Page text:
Linked by Thom Holwerda on Sun 1st Mar 2009 17:26 UTC, submitted by kaiwai
Hardware, Embedded Systems Long-time OSNews reader Kaiwai has written down his experiences with his Acer Aspire One, Linux, and Windows. He concludes: "After a hectic few weeks trying to get Linux to work, I am back to square one again - a netbook running Windows XP SP3 as it was provided by Acer when I purchased it. I gave three different distributions a chance to prove themselves. I expected all three distributions to wipe the floor with Windows XP - after all, these are the latest and greatest distributions the Linux world have to offer. There has been at least 7 years since the release of Windows XP for Linux to catch up to Windows XP and from my experience with Linux on this said device - it has failed to step up to the plate when it was needed."
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On Ubuntu, you DO NOT need to compile any drivers to get it working on an Aspire One. You just need to install the Intrepid Backports Modules package and tell it to use the "ath5k" wireless driver from it. No compiler necessary.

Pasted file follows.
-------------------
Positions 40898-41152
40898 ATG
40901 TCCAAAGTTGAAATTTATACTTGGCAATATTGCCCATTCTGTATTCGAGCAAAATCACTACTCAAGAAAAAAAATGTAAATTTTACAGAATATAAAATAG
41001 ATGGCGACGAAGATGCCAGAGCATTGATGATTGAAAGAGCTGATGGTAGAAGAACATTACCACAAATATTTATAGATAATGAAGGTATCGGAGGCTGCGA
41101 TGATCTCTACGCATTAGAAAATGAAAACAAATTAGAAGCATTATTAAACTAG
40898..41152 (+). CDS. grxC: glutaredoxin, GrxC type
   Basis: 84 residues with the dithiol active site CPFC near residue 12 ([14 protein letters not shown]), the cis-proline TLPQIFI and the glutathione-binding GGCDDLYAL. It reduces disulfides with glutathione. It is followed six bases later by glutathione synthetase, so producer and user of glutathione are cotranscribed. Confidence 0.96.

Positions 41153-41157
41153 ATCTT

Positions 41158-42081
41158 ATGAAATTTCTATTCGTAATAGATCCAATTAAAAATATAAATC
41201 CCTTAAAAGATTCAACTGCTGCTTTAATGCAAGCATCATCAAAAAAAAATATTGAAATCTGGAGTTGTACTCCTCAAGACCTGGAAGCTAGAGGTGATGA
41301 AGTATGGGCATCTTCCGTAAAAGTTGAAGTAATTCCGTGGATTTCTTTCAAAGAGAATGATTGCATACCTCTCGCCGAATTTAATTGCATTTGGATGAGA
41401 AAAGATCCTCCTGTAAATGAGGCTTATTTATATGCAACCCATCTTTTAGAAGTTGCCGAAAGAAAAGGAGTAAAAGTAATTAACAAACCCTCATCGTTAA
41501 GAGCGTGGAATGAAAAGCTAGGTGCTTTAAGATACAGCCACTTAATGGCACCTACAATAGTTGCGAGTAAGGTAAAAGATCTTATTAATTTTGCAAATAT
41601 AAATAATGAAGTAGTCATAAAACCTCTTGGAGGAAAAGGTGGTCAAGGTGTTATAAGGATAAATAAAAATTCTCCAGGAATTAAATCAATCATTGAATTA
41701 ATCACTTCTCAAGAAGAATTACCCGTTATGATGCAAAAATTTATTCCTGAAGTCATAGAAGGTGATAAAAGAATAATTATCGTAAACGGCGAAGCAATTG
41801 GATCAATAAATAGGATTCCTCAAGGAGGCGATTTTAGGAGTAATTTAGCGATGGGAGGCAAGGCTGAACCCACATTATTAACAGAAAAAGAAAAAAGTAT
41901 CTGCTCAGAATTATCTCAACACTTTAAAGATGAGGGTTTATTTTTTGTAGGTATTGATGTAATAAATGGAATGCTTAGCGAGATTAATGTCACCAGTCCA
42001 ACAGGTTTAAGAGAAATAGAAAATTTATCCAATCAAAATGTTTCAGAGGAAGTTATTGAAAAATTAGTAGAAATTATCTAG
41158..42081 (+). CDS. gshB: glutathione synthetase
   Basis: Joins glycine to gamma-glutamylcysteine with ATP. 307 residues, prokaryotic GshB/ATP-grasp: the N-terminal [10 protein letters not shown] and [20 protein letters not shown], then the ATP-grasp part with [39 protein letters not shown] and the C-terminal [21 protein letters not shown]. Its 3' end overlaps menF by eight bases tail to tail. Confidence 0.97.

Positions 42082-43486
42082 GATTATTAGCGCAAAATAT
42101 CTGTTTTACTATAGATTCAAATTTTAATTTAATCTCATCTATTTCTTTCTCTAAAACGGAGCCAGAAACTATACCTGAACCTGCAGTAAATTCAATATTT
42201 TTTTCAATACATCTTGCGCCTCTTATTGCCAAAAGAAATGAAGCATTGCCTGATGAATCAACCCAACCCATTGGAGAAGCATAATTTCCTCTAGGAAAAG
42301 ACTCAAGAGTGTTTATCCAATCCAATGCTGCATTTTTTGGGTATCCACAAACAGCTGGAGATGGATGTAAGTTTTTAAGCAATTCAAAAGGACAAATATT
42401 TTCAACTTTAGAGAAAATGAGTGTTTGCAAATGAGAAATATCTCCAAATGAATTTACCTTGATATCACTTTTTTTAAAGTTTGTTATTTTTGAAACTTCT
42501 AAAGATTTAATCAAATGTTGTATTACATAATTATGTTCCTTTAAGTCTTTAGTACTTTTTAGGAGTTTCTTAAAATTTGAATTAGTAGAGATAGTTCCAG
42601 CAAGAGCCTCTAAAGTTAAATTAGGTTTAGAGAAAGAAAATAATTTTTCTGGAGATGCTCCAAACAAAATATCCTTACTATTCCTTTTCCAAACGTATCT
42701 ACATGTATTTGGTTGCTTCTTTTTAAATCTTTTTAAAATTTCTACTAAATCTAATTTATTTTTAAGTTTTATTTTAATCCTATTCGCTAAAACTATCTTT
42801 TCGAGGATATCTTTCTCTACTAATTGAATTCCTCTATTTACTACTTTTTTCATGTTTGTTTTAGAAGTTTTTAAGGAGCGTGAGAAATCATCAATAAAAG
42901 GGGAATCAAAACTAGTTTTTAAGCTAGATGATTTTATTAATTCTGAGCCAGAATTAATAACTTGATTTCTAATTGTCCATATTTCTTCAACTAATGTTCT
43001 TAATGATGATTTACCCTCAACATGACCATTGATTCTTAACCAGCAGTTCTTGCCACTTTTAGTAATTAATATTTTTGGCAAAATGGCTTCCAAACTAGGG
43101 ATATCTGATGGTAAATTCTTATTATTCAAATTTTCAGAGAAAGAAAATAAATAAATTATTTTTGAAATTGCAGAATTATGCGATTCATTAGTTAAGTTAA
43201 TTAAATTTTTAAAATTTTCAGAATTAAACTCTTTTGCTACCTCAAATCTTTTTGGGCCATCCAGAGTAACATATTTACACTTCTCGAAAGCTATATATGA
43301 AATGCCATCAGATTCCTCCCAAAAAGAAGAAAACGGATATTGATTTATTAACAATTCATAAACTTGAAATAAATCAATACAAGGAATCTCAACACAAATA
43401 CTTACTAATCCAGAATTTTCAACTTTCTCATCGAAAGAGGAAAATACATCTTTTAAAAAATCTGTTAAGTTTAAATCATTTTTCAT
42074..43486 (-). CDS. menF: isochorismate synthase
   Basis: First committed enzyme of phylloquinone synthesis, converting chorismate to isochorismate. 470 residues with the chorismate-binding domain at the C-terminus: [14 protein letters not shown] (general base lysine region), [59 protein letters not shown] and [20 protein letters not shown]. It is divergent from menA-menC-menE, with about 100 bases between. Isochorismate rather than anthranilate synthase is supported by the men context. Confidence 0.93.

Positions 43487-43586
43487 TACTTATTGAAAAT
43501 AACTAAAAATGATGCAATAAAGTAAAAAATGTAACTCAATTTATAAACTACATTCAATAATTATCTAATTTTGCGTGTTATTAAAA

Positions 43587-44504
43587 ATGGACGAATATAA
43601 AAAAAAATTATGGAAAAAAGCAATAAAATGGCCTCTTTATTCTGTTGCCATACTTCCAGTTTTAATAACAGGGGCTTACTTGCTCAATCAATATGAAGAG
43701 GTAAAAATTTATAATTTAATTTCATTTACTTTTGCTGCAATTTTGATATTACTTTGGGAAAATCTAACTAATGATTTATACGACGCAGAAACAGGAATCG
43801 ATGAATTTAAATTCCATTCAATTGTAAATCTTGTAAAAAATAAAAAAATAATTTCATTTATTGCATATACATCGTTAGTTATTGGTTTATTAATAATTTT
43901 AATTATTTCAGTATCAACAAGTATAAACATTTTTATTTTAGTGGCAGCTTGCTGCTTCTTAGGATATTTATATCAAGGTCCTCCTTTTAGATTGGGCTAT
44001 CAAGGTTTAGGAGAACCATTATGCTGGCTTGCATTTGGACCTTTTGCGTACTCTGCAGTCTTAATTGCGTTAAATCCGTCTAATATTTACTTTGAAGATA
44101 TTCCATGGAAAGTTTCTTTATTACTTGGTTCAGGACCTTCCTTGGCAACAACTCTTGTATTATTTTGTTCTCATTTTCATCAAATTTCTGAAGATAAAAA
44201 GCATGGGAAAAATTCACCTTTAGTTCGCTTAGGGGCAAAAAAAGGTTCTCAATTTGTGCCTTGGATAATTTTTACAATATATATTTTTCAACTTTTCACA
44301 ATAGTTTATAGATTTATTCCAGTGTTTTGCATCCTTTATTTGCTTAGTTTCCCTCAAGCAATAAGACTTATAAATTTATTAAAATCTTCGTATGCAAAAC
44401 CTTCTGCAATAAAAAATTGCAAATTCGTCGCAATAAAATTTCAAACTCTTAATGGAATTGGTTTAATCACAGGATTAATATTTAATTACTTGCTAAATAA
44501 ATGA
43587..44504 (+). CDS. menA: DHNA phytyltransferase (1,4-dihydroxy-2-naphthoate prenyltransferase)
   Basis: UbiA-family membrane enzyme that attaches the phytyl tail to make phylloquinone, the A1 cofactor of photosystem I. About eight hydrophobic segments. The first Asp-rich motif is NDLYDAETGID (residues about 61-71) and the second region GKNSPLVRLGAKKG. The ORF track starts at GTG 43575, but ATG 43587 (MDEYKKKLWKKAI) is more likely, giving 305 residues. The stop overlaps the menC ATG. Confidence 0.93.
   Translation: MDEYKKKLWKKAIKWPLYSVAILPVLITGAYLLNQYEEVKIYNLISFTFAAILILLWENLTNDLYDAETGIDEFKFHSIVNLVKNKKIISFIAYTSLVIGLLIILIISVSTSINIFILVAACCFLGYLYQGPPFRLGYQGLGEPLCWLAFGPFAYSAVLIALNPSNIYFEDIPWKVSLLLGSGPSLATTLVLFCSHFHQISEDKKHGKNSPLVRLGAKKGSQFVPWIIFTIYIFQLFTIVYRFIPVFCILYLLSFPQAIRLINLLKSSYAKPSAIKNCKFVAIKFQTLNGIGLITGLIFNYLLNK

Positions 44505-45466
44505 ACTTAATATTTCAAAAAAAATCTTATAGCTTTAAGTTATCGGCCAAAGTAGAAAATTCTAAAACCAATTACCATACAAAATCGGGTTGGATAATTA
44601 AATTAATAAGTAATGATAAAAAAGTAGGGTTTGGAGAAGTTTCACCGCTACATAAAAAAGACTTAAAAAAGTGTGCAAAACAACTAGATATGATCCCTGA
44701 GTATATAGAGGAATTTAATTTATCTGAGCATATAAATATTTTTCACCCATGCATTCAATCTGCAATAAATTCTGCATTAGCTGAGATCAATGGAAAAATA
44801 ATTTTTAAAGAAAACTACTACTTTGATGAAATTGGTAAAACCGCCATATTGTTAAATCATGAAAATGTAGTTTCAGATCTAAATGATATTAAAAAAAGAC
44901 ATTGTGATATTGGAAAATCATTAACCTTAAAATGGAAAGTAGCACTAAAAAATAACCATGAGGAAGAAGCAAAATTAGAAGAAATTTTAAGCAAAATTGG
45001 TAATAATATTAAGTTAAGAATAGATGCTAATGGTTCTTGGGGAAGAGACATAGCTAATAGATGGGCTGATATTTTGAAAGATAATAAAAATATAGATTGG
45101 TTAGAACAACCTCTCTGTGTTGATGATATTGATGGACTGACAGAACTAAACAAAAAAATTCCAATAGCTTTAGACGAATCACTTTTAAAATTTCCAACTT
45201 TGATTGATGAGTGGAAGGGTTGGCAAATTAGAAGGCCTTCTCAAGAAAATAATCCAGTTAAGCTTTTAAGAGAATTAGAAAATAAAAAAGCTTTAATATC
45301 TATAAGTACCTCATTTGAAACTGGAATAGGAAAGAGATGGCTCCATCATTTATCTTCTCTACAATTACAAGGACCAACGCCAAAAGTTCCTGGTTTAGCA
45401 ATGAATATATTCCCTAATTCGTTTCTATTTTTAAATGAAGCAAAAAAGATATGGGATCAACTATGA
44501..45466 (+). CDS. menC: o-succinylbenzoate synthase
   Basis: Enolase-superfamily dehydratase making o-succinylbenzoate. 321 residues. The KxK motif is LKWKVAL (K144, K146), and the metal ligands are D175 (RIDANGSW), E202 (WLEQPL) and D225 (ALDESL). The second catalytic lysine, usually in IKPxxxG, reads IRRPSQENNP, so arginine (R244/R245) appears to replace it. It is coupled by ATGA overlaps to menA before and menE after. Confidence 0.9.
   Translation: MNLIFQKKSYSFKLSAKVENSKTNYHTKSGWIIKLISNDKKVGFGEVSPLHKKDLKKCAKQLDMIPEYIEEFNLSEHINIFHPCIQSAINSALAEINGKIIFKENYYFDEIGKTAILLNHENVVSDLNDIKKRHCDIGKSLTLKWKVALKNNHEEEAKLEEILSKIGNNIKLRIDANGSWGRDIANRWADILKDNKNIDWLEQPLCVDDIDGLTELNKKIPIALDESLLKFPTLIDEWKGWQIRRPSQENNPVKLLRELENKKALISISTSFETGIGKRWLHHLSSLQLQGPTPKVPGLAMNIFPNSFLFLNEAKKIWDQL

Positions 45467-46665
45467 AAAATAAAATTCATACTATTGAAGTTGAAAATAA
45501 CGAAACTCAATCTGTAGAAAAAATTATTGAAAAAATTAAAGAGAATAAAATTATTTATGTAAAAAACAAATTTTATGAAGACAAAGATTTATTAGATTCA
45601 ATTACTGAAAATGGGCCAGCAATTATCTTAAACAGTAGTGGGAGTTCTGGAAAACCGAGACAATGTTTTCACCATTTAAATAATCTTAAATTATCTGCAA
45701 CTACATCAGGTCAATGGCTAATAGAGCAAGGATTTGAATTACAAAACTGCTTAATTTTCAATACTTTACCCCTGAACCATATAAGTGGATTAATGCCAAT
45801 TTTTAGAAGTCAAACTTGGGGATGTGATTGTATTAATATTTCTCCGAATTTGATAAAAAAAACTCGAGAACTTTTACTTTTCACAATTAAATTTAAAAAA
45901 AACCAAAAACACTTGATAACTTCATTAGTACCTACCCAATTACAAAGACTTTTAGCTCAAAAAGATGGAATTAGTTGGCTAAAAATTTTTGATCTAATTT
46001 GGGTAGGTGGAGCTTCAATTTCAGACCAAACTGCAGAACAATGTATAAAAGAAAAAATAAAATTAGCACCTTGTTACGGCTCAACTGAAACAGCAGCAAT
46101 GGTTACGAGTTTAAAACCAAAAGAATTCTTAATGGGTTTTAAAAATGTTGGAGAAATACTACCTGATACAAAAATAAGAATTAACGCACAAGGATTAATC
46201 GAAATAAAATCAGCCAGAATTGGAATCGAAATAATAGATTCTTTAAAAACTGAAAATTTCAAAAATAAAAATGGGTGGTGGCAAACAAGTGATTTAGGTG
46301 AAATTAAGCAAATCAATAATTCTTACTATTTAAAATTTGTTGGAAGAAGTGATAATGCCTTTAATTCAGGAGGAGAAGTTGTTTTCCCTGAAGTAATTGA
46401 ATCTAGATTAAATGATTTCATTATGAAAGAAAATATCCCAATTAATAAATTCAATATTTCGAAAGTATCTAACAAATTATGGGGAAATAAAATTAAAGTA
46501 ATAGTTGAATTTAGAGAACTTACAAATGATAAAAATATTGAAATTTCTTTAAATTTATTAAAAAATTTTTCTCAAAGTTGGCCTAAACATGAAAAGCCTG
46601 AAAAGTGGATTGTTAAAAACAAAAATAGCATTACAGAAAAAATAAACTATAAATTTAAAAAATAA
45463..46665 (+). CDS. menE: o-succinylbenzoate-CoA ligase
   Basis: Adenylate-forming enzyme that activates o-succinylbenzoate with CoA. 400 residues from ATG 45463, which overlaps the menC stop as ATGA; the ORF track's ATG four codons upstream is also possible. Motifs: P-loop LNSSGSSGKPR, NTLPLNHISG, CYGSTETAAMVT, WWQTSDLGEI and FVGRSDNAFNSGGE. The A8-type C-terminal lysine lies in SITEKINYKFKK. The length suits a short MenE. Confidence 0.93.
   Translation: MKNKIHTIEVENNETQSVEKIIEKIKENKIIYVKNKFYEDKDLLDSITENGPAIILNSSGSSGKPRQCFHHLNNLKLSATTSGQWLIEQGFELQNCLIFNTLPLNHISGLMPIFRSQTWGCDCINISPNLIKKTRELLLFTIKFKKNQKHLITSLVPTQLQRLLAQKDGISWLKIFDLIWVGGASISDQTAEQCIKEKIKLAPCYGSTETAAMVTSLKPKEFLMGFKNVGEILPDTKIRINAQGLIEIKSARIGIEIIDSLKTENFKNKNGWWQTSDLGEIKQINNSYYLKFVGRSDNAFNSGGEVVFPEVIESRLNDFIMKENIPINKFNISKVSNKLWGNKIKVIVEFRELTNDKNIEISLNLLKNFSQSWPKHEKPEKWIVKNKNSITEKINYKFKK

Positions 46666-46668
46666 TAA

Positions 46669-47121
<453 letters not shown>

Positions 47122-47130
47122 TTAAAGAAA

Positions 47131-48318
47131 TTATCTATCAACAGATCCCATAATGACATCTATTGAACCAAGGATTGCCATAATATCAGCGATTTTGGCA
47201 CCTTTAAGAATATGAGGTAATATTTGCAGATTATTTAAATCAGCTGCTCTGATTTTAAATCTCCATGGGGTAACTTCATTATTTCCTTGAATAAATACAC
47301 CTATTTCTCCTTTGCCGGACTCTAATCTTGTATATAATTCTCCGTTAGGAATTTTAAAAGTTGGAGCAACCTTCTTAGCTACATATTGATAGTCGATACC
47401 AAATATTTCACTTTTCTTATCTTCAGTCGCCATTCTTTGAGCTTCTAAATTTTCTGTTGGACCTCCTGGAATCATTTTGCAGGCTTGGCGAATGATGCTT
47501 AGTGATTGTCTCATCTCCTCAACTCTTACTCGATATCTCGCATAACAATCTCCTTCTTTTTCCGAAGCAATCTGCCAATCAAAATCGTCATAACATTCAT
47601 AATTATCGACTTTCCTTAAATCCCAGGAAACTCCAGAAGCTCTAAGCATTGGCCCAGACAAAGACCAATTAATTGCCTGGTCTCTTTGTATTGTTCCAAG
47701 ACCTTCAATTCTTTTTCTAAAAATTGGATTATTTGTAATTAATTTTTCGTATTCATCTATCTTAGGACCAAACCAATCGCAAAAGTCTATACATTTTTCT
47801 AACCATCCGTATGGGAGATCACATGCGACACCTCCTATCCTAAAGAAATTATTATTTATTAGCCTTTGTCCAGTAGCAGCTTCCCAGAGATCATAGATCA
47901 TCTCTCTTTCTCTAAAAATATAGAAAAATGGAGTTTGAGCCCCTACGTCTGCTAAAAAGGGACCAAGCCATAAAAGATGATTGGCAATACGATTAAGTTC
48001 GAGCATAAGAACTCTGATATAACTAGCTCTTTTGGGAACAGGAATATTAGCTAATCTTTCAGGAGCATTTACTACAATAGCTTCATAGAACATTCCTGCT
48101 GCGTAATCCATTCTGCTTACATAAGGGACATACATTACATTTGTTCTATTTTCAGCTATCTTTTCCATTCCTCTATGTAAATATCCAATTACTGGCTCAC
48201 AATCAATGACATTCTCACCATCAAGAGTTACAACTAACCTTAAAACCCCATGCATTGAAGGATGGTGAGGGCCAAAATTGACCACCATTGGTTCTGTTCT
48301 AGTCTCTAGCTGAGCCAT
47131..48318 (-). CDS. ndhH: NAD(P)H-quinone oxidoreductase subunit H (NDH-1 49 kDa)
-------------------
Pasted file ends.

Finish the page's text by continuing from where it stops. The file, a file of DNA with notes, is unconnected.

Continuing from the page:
Next time before complaining, why don't you learn about the object of your whinging.

Also, Linux runs on a huge variety of processor architectures. There's no such thing as a binary that can run on PowerPC, ARM, x86, x86_64, x64 (Itanium), MIPS, m68k etc without having to be recompiled from its source code. That's why kernel drivers are distributed as source code, so they can be compiled for your processor. Incidentally, that's why Windows on an Itanium processor really sucks; all Windows-based hardware and software vendors distribute their drivers as x86 binaries, and you can't use them on Itanium. It's the same friggin' problem as Windows NT on PowerPC - you would have thought Microsoft would encourage hardware and software vendors to distribute source code and included a compiler so people on Windows' other supported architectures could enjoy the same level of support as x86.

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